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interview ISSN 2175-6708


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SEDREZ, Maycon. Designing and fabricating complexity. Interview with Florian Gauss. Entrevista, São Paulo, year 17, n. 065.01, Vitruvius, jan. 2016 <>.

Centro Cultural Heydar Aliyev/Heydar Aliyev Cultural Center. Arquiteta/Architect Zaha Hadid
Florian Gauss, 2015

Maycon Sedrez: Can you tell me about the digital fabrications techniques that you worked with? For instance in the case of the Egyptian Museum, how is going to be produced the parts?

Florian Gauss: That is not built yet. I haven’t been involved in that. I was hoping to get involved because is going to get a German contractor and we also made an offer to them. But I can show another example of fabrication which is a nice one. This is Cultural Center in Baku from Zaha Hadid. The surface is about 35.000 square meters of GRC (3) or GRP (4) panel or individuals shaped curves and so on. And for that I developed the substructure which is holding up all the panels. I can also tell you how the panels were produced and rationalized.

MS: Yes. I would like to know.

FG: There was a system which relied on the space frame, which is the main structural build up. It is a Mero system (5), and we had at three meters centers always a rod sticking through the insulation and water-proofing layer, this element. Where then you can connect with the substructure which is holding up the façade. Here you can see, this is the Mero and the ball and then you have the rod sticking trough and of course is going to be sealed and water-proof and so on.

Subestrutura e o detalhe da haste/Substructure and the rod detail
Florian Gauss, 2015

Therefore there was a detail developed which fits each and every node. So the detail of the node is always the same. Of course the geometry is different. You can see these tubes are more or less offsetting the surface of the inner envelope and approximating the outside envelope. And it was build out of twenty individual arc sections, arcs. As you see in the color coding, each different color has a different arc diameter.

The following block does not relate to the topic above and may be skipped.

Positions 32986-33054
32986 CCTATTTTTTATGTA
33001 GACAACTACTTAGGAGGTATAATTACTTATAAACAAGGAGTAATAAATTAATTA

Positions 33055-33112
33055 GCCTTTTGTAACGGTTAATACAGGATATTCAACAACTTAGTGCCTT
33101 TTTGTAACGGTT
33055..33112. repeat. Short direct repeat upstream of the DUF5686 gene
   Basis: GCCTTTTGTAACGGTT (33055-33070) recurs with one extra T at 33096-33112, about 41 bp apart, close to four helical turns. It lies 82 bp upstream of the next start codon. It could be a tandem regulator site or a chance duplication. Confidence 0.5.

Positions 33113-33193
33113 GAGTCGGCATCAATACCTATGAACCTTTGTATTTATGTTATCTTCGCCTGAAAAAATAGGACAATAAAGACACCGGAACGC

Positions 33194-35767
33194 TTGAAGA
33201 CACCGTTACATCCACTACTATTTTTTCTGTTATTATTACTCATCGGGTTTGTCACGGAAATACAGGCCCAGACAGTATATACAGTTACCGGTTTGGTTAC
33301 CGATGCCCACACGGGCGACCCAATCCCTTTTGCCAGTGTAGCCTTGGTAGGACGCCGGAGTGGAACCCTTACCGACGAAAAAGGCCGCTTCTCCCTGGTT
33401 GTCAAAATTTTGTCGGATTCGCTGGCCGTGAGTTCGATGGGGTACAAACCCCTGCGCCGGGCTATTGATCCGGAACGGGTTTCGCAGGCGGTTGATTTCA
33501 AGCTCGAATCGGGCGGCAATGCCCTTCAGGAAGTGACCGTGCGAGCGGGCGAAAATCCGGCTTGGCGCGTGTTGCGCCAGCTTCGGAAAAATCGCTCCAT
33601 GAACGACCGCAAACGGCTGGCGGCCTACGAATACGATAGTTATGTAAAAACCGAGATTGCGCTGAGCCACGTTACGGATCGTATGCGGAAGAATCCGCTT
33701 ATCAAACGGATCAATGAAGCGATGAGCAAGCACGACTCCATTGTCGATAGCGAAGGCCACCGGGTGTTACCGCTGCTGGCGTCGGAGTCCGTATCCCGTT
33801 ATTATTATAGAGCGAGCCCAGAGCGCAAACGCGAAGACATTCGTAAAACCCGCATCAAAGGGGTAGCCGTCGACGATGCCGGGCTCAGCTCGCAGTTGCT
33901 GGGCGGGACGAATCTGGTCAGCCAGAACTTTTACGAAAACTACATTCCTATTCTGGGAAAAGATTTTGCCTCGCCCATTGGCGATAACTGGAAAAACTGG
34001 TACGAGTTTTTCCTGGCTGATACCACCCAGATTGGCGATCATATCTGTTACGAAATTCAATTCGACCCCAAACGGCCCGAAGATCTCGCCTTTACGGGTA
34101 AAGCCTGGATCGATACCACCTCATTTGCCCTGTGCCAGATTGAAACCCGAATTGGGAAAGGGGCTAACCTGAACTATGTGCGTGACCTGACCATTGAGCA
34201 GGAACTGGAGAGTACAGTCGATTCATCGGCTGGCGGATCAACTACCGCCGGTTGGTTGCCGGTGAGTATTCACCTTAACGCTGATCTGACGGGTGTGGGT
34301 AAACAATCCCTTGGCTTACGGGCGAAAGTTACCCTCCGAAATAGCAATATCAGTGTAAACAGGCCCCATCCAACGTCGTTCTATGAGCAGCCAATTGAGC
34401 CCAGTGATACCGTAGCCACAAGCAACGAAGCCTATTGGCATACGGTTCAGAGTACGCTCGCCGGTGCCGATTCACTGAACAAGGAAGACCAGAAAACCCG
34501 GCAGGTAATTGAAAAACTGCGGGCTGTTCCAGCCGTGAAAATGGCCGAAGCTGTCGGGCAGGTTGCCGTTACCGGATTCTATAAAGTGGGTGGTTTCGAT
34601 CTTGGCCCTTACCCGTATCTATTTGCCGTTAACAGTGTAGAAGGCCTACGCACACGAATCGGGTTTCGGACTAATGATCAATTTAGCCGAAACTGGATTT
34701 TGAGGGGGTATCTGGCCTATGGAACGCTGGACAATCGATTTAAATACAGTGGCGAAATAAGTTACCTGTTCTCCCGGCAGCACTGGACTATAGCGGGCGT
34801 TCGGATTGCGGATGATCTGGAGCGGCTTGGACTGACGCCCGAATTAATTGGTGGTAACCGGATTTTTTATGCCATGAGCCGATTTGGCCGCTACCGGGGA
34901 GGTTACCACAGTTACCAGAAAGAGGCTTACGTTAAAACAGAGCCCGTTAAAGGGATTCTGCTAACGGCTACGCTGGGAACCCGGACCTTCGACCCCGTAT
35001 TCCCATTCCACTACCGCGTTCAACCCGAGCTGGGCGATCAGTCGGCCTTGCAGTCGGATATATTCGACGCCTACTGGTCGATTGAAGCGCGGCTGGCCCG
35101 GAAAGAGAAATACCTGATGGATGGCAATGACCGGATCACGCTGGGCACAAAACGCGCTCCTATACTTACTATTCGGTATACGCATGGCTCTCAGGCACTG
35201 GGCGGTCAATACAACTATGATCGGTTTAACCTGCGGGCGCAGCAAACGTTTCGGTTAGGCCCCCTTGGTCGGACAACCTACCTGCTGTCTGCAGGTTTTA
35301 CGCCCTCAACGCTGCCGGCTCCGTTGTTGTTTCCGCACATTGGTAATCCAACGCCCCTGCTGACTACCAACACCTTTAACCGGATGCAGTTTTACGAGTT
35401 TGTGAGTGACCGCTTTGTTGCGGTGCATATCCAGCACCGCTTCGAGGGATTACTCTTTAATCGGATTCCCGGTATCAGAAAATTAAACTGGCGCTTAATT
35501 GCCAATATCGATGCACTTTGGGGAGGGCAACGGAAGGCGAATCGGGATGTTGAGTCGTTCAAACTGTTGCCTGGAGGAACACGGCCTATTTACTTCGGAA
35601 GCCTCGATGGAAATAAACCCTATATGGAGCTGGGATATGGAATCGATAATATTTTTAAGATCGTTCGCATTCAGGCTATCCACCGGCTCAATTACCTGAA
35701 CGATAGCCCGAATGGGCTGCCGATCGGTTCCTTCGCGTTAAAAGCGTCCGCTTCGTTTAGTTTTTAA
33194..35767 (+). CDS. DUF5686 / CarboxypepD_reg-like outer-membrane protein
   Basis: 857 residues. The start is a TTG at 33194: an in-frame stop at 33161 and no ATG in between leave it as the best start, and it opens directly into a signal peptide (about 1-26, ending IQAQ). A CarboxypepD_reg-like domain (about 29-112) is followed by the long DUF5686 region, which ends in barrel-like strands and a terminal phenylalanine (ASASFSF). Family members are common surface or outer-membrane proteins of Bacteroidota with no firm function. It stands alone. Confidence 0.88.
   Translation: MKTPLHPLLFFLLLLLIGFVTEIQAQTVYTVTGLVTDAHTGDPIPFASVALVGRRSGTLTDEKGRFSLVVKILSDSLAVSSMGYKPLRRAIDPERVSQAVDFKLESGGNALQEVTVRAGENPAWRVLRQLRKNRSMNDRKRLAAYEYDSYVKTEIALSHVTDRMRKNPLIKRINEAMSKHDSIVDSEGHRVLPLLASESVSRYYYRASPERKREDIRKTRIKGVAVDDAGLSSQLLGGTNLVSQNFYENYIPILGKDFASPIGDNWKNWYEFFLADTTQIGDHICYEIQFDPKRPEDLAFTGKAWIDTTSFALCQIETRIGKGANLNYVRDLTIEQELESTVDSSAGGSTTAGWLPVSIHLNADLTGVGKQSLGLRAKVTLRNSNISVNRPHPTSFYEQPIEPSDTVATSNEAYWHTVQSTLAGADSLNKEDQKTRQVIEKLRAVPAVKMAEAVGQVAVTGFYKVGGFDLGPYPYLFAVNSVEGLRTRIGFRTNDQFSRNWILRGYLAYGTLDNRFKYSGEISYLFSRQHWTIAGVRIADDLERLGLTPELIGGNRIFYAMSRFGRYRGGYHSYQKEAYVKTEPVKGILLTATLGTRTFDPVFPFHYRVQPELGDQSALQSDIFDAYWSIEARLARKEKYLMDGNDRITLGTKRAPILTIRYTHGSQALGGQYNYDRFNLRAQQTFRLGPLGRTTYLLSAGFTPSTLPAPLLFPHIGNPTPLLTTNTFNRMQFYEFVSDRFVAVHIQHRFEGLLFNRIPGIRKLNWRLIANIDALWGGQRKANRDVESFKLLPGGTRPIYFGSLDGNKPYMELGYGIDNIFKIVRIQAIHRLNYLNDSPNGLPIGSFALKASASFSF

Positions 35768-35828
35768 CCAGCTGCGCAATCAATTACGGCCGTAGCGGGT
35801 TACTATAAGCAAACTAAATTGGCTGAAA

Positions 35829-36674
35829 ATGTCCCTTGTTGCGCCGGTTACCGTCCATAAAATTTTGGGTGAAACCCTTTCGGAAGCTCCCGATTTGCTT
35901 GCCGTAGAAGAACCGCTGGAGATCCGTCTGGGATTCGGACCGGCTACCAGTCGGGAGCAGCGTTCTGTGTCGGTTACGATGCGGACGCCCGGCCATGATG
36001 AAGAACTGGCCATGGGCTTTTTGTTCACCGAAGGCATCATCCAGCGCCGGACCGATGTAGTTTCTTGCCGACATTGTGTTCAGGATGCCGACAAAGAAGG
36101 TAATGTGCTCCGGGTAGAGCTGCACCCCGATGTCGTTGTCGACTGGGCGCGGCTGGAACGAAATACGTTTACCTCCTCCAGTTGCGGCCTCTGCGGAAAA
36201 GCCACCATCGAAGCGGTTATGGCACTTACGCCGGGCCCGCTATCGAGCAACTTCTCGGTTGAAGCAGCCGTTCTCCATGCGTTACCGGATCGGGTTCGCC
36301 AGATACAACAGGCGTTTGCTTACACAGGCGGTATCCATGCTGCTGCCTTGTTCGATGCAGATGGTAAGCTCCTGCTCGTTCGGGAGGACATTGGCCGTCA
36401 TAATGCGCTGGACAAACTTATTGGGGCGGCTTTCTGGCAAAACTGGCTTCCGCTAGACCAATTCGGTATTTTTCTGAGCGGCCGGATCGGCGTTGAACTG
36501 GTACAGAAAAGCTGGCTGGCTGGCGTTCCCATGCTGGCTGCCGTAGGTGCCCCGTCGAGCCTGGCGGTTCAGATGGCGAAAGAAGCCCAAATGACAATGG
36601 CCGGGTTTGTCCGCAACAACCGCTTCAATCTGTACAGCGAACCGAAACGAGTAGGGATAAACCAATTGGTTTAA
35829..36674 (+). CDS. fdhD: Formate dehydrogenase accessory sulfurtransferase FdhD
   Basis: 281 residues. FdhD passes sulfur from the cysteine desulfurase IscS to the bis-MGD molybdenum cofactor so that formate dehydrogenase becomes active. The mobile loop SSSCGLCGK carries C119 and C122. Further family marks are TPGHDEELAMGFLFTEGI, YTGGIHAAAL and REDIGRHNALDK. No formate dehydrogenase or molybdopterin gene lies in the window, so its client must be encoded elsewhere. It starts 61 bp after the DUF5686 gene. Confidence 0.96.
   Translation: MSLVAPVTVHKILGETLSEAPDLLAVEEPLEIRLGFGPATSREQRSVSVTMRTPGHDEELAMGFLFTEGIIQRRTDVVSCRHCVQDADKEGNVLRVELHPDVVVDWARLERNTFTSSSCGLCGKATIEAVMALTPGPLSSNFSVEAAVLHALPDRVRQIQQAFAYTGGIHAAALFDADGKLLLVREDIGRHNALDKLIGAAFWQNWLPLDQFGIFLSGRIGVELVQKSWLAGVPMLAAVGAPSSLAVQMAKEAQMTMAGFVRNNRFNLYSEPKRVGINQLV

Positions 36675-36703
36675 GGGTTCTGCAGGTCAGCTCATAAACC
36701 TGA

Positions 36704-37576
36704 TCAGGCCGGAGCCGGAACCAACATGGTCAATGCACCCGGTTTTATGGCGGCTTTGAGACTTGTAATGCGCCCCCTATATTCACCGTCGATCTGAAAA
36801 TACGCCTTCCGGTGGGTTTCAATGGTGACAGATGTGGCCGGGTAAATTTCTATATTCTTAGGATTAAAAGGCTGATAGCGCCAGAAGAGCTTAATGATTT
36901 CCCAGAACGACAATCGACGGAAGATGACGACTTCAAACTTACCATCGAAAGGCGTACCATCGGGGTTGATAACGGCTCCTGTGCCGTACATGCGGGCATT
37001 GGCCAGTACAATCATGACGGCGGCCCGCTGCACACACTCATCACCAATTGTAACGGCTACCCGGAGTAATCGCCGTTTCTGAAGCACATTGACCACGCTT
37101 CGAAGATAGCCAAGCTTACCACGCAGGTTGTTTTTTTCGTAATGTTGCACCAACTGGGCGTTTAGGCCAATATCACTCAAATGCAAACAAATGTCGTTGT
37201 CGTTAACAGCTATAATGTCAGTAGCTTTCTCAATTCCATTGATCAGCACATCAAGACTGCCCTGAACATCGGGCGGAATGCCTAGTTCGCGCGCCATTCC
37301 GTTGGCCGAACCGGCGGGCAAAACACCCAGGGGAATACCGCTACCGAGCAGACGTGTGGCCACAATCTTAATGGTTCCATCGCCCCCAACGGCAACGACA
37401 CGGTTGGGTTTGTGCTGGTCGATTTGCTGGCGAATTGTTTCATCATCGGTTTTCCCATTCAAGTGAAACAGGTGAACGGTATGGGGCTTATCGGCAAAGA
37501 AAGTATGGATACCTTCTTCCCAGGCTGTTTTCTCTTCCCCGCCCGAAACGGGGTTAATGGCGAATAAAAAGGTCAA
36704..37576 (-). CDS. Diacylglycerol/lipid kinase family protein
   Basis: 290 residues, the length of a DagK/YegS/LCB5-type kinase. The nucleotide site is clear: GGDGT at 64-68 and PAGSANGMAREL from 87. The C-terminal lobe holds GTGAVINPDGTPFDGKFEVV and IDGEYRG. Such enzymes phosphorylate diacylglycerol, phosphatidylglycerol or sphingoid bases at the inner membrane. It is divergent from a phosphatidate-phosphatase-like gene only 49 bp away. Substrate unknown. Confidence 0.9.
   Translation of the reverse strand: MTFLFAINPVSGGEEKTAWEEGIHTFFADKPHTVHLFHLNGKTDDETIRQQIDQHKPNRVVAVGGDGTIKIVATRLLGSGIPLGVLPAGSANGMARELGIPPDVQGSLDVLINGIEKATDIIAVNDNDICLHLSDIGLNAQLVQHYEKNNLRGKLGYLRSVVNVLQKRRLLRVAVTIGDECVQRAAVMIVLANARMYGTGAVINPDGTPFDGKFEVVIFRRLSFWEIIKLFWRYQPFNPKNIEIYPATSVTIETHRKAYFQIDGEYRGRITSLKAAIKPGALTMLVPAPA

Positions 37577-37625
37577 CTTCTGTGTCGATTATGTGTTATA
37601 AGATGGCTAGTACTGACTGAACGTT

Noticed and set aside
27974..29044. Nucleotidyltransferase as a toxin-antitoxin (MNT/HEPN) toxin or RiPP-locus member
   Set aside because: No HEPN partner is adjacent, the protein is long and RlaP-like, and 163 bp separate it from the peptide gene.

Estrutura secundária/Secondary structure
Florian Gauss, 2015

So it was done in a way that you have always 20mm steps between the arcs of the curvature. We take the base length of the three meters, some of them are flat, the white ones are flat, and they are straight. Then you go up always in steps of 20mm, which we said that is the tolerance, until we reach the maximum curvature which is in the building and therefore we have twenty different arcs which are covering the whole curvature scenario of the surface.

Membros primários e secundários/Primary and Secondary members
Florian Gauss, 2015

MS: Is this the rationalization of the façade? Did you think of how much material are you going to use to produce this?

FG: No. The surface was not rationalized. The surface was giving. It was not optimized. It was set by the architects; also the seams of the panels were given. Purely from aesthetic and architectural reason, there is no rationalization or fabrication issue behind it. It was just set; they said that is how we want to have it.

So the whole thing is based on the space frame with nodes at the three meters roughly which gives you a cloud of fixing points, and in between the fixing points we had this detail. The detail in one end was fixed in one direction but you can swing it around the axis of this rod. An in the other end is always a system, which you can see the front end and the back end, this one is a pin which is going into there, so you can also rotate it and swing it. So you can adjust your arc into any position you want to like. Then the algorithm always takes out of the series of arcs which we defined, takes the most suitable one and puts on the roof.